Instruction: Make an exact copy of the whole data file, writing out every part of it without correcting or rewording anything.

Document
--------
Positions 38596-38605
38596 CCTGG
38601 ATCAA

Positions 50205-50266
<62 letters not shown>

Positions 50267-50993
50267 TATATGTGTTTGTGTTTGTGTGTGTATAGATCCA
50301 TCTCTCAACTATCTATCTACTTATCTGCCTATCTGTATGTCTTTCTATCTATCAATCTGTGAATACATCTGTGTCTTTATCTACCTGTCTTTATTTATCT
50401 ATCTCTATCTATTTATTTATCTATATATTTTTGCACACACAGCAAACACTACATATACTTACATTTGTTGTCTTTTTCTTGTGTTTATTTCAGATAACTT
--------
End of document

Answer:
Positions 38596-38605
38596 CCTGG
38601 ATCAA

Positions 50205-50266
<62 letters not shown>

Positions 50267-50993
50267 TATATGTGTTTGTGTTTGTGTGTGTATAGATCCA
50301 TCTCTCAACTATCTATCTACTTATCTGCCTATCTGTATGTCTTTCTATCTATCAATCTGTGAATACATCTGTGTCTTTATCTACCTGTCTTTATTTATCT
50401 ATCTCTATCTATTTATTTATCTATATATTTTTGCACACACAGCAAACACTACATATACTTACATTTGTTGTCTTTTTCTTGTGTTTATTTCAGATAACTT